Roughly 3 percent of students are home-schooled in the United States. When Romanieo was born, Golphin and Philip discussed an advanced education for their only child, knowing that studies have shown that infants and toddlers possess a greater capacity for absorbing information than previously thought. Romanieo’s mother was skeptical at first. But as he grew, their son seemed to grasp the high-level concepts his father was feeding him.


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Dirty Vaccines: Every Human Vaccine Tested Was Contaminated With Metals and Debris in New Study

Originally published on Children’s Medical Safety Research Institute 

Dirty Vaccines: Every Human Vaccine Tested Was Contaminated With Metals and Debris in New Study

Researchers examining 44 samples of 30 different vaccines found dangerous contaminants, including red blood cells in one vaccine and metal toxicants in every single sample tested – except in one animal vaccine.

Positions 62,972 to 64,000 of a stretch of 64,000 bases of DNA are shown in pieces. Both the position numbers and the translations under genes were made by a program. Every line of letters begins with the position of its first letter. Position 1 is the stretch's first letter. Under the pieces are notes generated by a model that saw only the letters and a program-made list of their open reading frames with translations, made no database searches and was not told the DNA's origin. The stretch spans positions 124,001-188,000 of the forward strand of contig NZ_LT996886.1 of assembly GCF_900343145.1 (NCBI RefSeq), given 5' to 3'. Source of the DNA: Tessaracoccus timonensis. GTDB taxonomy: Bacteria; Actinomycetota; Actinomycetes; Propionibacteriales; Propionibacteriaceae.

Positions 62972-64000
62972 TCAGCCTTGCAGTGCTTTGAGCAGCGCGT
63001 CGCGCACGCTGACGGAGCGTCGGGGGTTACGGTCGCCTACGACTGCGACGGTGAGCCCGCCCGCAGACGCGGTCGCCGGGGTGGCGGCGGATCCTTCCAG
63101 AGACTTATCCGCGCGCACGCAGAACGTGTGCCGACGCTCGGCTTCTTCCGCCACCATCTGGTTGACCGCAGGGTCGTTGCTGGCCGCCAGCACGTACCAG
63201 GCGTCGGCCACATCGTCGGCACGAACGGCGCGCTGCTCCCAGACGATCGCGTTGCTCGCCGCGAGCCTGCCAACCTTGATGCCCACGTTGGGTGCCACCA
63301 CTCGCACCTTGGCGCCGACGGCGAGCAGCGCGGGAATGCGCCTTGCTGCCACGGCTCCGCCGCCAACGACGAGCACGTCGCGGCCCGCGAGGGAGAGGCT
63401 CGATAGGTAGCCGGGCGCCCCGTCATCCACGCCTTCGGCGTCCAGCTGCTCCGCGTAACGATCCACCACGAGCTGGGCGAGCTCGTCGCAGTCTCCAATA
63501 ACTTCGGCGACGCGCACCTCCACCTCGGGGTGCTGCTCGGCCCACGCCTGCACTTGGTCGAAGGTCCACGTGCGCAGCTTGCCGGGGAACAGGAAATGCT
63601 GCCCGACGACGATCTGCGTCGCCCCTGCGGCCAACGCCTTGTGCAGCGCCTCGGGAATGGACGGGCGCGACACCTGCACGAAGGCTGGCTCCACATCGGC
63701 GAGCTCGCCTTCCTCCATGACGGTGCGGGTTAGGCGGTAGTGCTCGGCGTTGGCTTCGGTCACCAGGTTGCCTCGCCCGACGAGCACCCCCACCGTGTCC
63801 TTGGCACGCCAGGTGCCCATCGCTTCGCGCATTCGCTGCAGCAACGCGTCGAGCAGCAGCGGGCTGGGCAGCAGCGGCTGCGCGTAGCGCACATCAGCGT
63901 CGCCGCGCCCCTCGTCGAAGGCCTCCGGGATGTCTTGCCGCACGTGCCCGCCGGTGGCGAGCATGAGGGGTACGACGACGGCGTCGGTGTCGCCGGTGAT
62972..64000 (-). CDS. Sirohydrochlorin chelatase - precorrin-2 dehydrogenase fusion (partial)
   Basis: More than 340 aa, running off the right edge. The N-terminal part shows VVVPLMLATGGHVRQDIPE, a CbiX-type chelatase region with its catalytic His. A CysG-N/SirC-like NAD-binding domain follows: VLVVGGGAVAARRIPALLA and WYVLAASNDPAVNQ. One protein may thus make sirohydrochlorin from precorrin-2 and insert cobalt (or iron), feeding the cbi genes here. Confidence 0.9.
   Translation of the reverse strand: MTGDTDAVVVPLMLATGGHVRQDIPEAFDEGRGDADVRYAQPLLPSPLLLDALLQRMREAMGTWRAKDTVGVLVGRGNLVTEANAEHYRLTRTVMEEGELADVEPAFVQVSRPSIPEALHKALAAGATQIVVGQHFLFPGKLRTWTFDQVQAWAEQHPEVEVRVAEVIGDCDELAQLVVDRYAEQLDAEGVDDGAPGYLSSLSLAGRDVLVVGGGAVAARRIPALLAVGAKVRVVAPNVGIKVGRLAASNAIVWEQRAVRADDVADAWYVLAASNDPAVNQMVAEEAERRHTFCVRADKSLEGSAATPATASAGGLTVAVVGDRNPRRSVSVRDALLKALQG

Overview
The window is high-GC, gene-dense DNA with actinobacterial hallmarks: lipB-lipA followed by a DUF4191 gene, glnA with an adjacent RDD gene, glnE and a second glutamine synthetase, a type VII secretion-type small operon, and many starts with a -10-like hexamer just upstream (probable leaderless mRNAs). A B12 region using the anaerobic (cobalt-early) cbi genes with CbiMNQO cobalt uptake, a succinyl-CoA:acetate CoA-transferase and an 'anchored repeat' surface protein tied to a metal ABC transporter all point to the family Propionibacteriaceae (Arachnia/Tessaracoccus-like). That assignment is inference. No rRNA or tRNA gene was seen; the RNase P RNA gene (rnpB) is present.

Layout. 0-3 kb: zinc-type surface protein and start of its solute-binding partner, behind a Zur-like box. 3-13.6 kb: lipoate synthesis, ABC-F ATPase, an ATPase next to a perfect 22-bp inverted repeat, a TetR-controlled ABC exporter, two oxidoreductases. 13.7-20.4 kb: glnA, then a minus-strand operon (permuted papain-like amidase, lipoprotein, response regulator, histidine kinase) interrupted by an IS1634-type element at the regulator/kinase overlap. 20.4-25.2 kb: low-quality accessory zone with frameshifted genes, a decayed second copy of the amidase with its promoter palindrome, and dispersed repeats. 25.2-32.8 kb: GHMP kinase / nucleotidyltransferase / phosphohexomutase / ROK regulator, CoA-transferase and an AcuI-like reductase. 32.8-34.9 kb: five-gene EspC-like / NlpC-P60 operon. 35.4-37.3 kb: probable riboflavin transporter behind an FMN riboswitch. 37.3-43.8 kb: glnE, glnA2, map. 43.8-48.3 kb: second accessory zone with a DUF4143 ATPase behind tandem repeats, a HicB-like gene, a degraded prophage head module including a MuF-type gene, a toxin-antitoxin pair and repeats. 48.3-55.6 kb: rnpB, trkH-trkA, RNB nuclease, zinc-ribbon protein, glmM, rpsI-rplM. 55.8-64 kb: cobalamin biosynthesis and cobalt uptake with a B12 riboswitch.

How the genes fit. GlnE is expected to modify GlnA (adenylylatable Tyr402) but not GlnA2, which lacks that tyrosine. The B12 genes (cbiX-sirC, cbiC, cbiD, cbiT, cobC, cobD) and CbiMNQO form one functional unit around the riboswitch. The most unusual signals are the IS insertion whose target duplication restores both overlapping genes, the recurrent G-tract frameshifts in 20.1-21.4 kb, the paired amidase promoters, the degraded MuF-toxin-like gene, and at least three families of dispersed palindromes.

Using extremely sensitive new technologies not used in vaccine manufacturing, Italian scientists reported they were “baffled” by their discoveries which included single particles and aggregates of organic debris including red cells of human or possibly animal origin and metals including lead, tungsten, gold, and chromium, that have been linked to autoimmune disease and leukemia.

In the study, published this week in the International Journal of Vaccines and Vaccination, the researchers led by Antoinetta Gatti, of the National Council of Research of Italy and the Scientific Director of Nanodiagnostics, say their results “show the presence of micro- and nano-sized particulate matter composed of inorganic elements in vaccine samples” not declared in the products’ ingredients lists.